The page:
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In 1882, Congress established the public charge rule. This limited visa approval and denied entry into the United States if there was evidence supporting that an immigrant could become a public charge. Public charge refers to an individual who needs public benefits assistance. However, this term wasn’t specifically defined at the time, which led to mass confusion and individuals being barred from entry unfairly.
The Public Charge Rule Today
Public benefits were created to give individuals suffering from financial hardships the ability to survive while trying to get back on their feet. However, just because an individual receives public benefits does not necessarily mean that they are a public charge.
On February 24, 2020, the United States Citizenship and Immigration Services implemented the Public Charge rule. This new amendment to the public charge rule gives a clearer definition of what public benefits mean and how many will make an individual a public charge. This new amendment to the public charge rule took effect on February 24, 2020, and all applications submitted on or after the date will have to abide by this new change.
This requirement also stipulates that immigrants seeking to extend their stay or apply for citizenship must be able to show that since obtaining their visa or green card, they have not received any public benefits.
Why was the Public Charge Rule Created?
The public charge rule was established on the belief that immigrants need to be able to be self-sufficient and/or will have a sponsor that will be financially supporting them. Therefore, not requiring the need for public benefits. Any immigrants that are unable to provide evidence showing they will not become a public charge, are likely to have their request denied.
Exemptions from the Public Charge Rule
There are exemptions from this rule which are extremely important to take into consideration:
United States citizens who are related to a non-citizen when one individual in a family is a United States citizen and their relative is not. The United States citizen, no matter how long they have been a citizen, can apply for public benefits without the charge rule applying to them.
Special case immigrants are also protected from being considered a public charge. This includes individuals who are refugees or those who have been granted asylum. For example, Afghans and Iraqis who have special immigrant visas are exempt from this rule. Individuals who have been victims of human trafficking or crime that are seeking asylum or are being protected by the United States Government are also exempt. Individuals who are seeking admission into the country through the Violence Against Women Act are also exempt from being considered a public charge. And, immigrants who are juveniles (younger than 18) and those who have been granted a waiver by the Department of Homeland Security are exempt.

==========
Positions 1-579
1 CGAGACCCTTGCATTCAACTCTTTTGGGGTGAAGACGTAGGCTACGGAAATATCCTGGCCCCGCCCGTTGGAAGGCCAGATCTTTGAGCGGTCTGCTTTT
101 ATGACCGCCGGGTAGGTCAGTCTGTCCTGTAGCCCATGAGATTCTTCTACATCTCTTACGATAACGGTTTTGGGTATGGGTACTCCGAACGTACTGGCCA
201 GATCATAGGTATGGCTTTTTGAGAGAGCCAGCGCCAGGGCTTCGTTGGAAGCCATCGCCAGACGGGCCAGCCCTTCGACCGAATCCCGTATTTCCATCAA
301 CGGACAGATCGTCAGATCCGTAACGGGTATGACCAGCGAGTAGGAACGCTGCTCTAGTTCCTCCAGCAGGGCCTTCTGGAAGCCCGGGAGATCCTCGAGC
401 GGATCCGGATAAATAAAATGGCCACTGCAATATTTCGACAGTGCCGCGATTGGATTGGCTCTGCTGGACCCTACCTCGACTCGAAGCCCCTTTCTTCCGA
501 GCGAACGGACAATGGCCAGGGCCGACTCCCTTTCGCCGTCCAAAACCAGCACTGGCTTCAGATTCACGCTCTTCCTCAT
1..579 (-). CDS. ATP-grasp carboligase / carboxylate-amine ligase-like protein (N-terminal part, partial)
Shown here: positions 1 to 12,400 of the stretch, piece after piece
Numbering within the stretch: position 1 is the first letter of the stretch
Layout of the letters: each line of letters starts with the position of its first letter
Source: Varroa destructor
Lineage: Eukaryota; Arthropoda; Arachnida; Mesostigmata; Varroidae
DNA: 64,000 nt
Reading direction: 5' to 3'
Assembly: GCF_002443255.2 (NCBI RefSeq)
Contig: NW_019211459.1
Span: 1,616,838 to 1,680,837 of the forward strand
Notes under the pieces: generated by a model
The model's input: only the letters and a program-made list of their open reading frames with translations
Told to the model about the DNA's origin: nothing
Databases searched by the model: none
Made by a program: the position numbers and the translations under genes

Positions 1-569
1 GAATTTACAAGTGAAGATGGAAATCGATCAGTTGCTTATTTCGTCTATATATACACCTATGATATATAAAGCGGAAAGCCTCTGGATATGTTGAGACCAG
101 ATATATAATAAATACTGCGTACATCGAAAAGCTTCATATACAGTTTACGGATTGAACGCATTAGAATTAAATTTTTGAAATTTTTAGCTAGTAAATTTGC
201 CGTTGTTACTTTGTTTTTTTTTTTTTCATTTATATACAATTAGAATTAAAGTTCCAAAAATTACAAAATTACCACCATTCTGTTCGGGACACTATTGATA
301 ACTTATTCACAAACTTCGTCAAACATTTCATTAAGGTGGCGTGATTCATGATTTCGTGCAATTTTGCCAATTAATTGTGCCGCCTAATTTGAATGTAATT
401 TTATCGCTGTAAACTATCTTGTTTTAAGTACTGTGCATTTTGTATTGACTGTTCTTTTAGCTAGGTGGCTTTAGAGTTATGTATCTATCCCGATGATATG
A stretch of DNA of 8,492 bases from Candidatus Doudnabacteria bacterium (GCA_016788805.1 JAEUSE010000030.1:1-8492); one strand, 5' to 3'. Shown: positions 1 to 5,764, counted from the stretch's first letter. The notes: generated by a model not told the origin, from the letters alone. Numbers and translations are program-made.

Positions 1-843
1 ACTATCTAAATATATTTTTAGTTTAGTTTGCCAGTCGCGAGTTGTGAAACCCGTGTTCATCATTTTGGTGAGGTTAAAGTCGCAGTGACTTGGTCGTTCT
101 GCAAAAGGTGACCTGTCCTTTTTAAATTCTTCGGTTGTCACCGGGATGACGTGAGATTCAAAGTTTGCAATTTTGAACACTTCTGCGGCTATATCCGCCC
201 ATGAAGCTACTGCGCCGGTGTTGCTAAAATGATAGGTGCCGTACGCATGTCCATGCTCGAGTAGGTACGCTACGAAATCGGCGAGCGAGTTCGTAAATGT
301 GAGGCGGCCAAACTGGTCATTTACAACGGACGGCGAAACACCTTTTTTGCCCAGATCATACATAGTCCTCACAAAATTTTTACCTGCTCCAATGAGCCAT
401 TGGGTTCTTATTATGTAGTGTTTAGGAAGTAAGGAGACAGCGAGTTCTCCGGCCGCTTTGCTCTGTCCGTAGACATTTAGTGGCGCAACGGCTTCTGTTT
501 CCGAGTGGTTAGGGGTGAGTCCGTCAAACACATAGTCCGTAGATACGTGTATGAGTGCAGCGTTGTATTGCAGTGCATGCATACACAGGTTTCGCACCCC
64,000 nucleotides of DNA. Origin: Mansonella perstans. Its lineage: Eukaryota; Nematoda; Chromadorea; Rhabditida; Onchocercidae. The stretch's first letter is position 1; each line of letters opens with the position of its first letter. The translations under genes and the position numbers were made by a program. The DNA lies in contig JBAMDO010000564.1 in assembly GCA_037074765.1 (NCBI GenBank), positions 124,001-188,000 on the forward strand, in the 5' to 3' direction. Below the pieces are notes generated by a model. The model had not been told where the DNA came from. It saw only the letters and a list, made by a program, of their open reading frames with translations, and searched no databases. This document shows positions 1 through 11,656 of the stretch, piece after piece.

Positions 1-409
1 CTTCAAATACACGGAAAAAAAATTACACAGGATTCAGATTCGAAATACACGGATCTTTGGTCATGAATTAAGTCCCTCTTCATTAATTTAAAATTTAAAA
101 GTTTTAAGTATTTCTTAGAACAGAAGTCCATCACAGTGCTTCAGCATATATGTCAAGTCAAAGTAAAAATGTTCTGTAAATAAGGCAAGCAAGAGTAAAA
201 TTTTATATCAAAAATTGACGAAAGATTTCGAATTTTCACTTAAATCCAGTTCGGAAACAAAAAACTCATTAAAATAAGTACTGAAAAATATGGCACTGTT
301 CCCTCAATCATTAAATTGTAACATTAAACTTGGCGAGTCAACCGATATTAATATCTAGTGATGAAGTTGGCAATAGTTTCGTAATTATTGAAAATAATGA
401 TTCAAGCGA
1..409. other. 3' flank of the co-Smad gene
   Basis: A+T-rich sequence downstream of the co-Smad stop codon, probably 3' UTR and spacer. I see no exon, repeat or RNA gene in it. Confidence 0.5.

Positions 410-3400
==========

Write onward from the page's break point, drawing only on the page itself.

Public Benefits that Do Not Fall Under the Public Charge Rule
Just as there are individual exemptions from the rule, there are also special public benefits that do not count against immigrants. These are as follows:
United States service members, whether alien or U.S. Citizen, will be able to use public benefits without being considered a public charge. This includes individuals who are enlisted in the United States armed forces, both those serving on active duty or those in any of the Reserves. This also protects spouses and children of United States services members.
Children who have been adopted or born to United States Citizens, even if they were born outside of the U.S. The DHS (Department of Homeland Security) will allow these children to receive public benefits, as they will be acquiring U.S Citizenship. This even includes children of United States citizens who are currently living and were born outside of the country.
Public medical benefits, like Medicaid, will also not be considered for the public charge rule as long as:
- The benefits are used to treat emergency medical conditions.
- The benefits are used to aid in services and benefits provided to those in connection with the Individuals with Disabilities Education Act.
- The benefits are used for school-based services provided to individuals who are at or below the oldest age-eligible for secondary education.
- The individuals receiving the benefits are under the age of 21.
- Pregnant women will be able to receive benefits within the first 60 days of their pregnancy and on the last day.
The public charge rule may sound confusing at first, but if you are looking to immigrate to the U.S., extend your visa or adjust your status, the dedicated team at the Hernandez Law Group, P.C. can help! Our team will help you navigate through the many different steps of the immigration system and help make sure you are comfortable and understand the process. For more information or a consultation, contact our team today!